Back to News & Advice

Service Guarantees for Law Firms – David Wells from Voom Pricing

Article by Caroline Ding

In this month’s Legally Yours Lunch and Learn on 16 November 2021, David Wells enlightens us with the advantage of explicit service guarantees for law firms. He also introduces many concepts to inspire your own implementation of them.

David Wells is the founder and principal of Voom Pricing. For 13 years, he was the managing principal of Melbourne legal practice, Moores and was instrumental in the transformation of Moores from a firm recording and charging time to universally pricing for value.

He knows a thing or two about positioning, value creation and client experience. Before moving into a management role, he was accredited by the LIV as a specialist in commercial litigation.

What is a Service Guarantee?

David Wells begins the session by taking us back in time to the origin of words. He discovered that the word ‘guarantee’ originated from the old Frankish language and cognates with ‘warranty’.

He realises it is about protection for the customer in relation to the quality of your service. One of David’s favourite quotes regarding service guarantee is by Aldo Gucci, “Quality is remembered long after price is forgotten.” 

He emphasises that a guarantee forces a practice to live to its own quality claims.

Advantages of a Service Guarantee

  • It shows that the firm is serious about customer service.
  • It gives the firm impetus to exceed the customer’s expectations which delivers internal advantages.
  • It establishes competitive differentiation. You can include it in a response to a tender request.
  • It requires a higher level of trust and forces you to understand the expectations of your clients, therefore you do a better job in pre-qualifying your clients.
  • It provides the customer with an incentive to complain.
  • You can charge more (a service with guarantee is approximately 15-25% more valuable than one without).
  • It generates word of mouth advertising.

Explicit and Implicit Guarantee

David mentions a guarantee is offered whether it is explicit or implicit. He gives an example of this through customer complaints. If a customer were to complain loudly enough, you would make reasonable adjustments according to their wishes or only ask them to pay for what they thought was reasonable for the services provided. Making your service guarantee overt (e.g., publicising it) allows for a marketing and competitive advantage over business competitors.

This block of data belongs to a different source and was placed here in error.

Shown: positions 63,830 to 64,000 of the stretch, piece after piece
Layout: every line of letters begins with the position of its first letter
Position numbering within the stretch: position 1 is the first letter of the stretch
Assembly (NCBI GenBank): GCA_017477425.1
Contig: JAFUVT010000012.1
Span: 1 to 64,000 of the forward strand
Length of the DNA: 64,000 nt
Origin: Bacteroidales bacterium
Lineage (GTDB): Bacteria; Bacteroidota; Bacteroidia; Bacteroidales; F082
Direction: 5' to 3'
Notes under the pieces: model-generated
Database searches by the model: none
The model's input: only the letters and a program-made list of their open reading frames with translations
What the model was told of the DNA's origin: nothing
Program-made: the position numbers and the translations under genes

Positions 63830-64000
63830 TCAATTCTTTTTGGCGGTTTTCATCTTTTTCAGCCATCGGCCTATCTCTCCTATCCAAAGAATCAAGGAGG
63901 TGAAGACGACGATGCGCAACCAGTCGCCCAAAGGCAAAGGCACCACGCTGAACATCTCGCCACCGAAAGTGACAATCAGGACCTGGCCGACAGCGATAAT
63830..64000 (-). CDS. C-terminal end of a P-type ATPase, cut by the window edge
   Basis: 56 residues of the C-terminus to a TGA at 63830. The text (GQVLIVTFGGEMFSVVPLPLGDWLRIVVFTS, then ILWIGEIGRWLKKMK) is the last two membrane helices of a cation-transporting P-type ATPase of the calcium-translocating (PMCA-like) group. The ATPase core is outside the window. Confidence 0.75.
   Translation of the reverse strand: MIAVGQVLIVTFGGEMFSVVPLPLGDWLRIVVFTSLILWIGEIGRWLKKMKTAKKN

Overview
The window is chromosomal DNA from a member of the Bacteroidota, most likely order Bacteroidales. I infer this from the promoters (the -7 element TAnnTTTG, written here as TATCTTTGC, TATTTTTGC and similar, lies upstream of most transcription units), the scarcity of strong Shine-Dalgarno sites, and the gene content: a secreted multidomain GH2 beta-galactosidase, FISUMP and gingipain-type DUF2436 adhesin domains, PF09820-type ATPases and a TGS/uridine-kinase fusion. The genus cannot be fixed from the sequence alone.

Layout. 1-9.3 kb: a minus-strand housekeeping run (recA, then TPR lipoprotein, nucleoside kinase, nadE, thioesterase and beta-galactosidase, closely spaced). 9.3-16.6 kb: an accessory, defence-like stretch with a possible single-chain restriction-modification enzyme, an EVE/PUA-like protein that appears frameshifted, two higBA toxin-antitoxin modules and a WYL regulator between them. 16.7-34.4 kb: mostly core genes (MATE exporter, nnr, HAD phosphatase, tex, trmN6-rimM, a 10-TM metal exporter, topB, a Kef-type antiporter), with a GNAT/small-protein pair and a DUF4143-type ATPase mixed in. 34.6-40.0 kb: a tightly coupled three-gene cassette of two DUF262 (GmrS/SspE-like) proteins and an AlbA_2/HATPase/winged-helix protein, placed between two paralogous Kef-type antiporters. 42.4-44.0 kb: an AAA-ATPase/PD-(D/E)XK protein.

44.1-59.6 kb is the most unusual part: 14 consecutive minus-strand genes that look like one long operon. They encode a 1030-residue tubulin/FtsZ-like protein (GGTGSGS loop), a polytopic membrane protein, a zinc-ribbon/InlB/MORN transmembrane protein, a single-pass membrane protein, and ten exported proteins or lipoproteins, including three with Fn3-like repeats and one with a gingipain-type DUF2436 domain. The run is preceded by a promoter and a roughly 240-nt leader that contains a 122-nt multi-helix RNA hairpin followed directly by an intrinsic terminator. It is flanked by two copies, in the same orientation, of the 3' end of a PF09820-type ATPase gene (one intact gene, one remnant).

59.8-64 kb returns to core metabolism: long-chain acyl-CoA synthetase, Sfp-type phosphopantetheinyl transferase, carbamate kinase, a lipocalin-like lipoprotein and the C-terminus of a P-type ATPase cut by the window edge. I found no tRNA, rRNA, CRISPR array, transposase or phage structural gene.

The Peak – End Rule

David explains that the peak-end rule is a cognitive bias that impacts how people remember past events. The peaks (intense positive and negative moments) and the final moments (the end) of an experience are heavily weighted in our mental calculus.

Offering a service guarantee encourages the business to potentially turn a negative experience into a positive one by actively addressing client complaints despite the outcome.

David notes that it is important to understand that service guarantees are not about guaranteeing outcomes but about guaranteeing the quality of the service.

Alchemy by Rory Sutherland

David’s three major takeaways from Rory Sutherland’s book ‘Alchemy’ regarding service guarantees are as follows:

  1. Humans prefer to do business with brands with whom they have longer-term relationships.
  2. If it has long surprised observers that if a customer has a problem and a brand resolves it in a satisfactory manner. The customer becomes a more loyal customer than if the fault had not occurred in the first place.
  3. Solving a problem for a customer at your own expense is a good way of signalling your commitment to a future relationship.

Tail on the Guarantee

Finally, David concludes that it is important for a firm to obtain some sort of tail on the guarantee. A customer should not be able to demand a refund of a fee paid 12 months ago because of a recent dissatisfaction.

David quotes Moores regarding providing service guarantees in a timely manner, “Let us know within 14 days of receiving our account”. An exercise of care should be established when determining the service guarantee for the benefit of protecting your firm.

Do you need legal advice?

If you have a specific question or you’d like to let us know what you need help with, head to our Talk to a Lawyer search resource and find the right lawyer for your needs.

This Lunch & Learn blog post does not constitute legal advice or a legal opinion on any matter discussed and, accordingly, it should not be relied upon. It should not be regarded as a comprehensive statement of the law and practice in this area.

If you require any advice or information, please speak to a practising lawyer in your jurisdiction.

No individual who is a member, partner, shareholder or consultant of, in or to any constituent part of Legally Yours Pty Ltd accepts or assumes responsibility, or has any liability, to any person in respect of this article.